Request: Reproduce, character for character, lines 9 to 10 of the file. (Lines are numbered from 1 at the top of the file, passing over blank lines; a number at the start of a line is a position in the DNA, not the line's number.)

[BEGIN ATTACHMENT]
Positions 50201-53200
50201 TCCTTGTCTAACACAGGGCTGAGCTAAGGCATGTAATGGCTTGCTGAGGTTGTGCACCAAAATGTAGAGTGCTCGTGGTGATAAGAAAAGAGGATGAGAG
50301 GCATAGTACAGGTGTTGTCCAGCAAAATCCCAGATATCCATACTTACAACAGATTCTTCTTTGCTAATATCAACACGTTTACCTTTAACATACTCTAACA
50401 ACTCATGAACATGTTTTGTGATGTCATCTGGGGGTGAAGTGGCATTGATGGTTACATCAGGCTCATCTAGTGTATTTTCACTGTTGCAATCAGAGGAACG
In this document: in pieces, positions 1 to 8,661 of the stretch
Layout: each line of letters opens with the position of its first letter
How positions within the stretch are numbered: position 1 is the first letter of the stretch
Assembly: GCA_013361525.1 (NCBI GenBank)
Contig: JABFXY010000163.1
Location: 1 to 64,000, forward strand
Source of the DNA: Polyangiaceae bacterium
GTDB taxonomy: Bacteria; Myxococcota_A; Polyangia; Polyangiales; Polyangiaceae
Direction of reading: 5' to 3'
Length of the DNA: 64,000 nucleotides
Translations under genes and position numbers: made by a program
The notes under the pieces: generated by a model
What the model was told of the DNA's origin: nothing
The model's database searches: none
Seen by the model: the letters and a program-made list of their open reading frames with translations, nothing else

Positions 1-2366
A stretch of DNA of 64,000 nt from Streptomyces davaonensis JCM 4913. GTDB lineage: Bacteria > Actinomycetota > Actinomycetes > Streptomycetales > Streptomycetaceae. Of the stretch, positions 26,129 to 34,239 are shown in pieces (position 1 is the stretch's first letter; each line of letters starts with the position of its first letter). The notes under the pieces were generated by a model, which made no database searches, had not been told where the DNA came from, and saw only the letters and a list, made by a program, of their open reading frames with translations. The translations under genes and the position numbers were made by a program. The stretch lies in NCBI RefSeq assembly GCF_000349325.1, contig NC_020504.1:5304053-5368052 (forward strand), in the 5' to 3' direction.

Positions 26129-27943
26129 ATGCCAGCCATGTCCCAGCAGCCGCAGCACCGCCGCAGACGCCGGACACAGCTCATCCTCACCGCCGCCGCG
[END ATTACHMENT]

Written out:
Contig: JABFXY010000163.1
Location: 1 to 64,000, forward strand